Sweden’s Social Democrats need a partner

Swedish opposition leader Stefan Lofven of the Social Democratic party casts his vote. Picture: AFP
Swedish opposition leader Stefan Lofven of the Social Democratic party casts his vote. Picture: AFP
Share this article
Have your say

SWEDEN’S centre-left opposition was heading for an election victory last night, an exit poll showed, on a platform of increased spending on job schemes, schools and hospitals after eight years of tax cuts under the centre-right Alliance.

The Social Democrats, the largest single party with 31.1 per cent in the state broadcaster SVT poll, hoped to rule with the Green Party, with 7.1 per cent.

But with the exit poll showing them short of a parliamentary majority they are likely to rely on support from the Left Party, which got 6.6 per cent and the Feminist Initiative party, which with four per cent look set to just reach the threshold to win seats in parliament.

The four party government Alliance won 39.7 per cent.

If the poll by state broadcaster SVT is borne out, negotiations to form a government could be hard and protracted.

The anti-immigration Sweden Democrats, which had 10.5 per cent in the poll, may hold the balance of power but other parties refuse to work with them.

While exit polls can give an indication of the final outcome, they may also differ considerably to official results, as in Sweden’s European Union elections earlier this year.

A defeat for prime minister Fredrik Reinfeldt would rob the likes of Germany and the United Kingdom of a voice in the troubled bloc for fiscal prudence and reform.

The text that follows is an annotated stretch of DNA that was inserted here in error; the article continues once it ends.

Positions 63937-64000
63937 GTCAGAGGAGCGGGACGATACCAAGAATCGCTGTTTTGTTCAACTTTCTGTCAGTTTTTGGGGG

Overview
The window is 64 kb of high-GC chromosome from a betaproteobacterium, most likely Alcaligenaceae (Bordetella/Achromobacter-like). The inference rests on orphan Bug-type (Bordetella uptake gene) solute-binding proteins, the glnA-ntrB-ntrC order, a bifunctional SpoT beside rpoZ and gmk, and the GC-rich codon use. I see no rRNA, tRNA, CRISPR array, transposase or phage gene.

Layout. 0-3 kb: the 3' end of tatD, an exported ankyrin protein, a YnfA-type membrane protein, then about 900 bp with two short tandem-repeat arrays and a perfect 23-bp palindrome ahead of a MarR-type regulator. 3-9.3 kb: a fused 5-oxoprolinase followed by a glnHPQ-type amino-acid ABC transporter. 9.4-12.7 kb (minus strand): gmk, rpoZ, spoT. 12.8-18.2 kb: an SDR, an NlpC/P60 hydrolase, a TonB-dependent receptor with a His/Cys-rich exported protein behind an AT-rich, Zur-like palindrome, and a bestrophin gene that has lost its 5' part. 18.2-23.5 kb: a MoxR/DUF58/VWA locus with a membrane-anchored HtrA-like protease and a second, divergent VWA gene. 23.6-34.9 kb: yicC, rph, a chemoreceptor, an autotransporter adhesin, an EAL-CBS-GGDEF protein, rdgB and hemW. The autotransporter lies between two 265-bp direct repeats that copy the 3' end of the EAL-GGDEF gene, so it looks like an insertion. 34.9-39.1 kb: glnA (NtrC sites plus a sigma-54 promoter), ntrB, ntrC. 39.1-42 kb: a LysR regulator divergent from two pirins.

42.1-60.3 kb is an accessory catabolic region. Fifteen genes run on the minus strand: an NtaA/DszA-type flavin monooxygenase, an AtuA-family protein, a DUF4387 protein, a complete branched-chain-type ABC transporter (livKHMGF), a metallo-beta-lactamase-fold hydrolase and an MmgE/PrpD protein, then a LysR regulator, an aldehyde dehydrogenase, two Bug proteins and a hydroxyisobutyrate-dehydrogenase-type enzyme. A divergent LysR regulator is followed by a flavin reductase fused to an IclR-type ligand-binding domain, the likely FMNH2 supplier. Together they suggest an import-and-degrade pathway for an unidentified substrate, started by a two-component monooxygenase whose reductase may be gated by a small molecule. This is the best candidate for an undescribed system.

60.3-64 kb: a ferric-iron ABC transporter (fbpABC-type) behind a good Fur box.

The likely new Social Democrat prime minister, former welder and trade unionist Stefan Löfven, has campaigned for more growth and investment and higher taxes on companies and the wealthy in the EU.

Many Swedes are worried that reforms under Mr Reinfeldt have gone too far, weakening healthcare, allowing business to profit from schools at the expense of results and dividing a nation that has prided itself on equality into haves and have-nots.

But a splintered opposition has failed to tap into voter unease and is unlikely to win a majority in parliament.

“We need to re-find our values, those that say we take care of each other, that it is not all about the rich getting it better,” said Sofia Bolinder, after voting in the suburb of Skarpnack in southern Stockholm. Ms Bolinder, in her 30s, said she voted for a party “on the left.”

Widely admired for its triple A-rated economy, stable government and liberal attitude to immigration, Sweden nevertheless faces significant challenges, which a weak government will struggle to deal with.

Unemployment is high at 8 per cent, hitting immigrants and young people especially, and a potential housing bubble threatens economic stability. Widespread riots last year in Stockholm’s poor immigrant suburbs highlighted a growing underclass in Sweden, which has had the fastest growing inequality of any OECD nation.

The rise of the far-right points to a society starting to question its role as what Mr Reinfeldt calls “a humanitarian superpower”. The number of asylum seekers from countries such as Syria is expected to reach 80,000 this year. Even Mr Reinfeldt has said government finances would be strained due to the cost of new arrivals.

The Social Democrats plan to spend around 40 billion crowns (£3.4bn) to improve education, create jobs and strengthen welfare by raising taxes on restaurants, banks and the wealthy.

The Left Party – formerly Sweden’s Communist Party – wants to raise income and corporate taxes.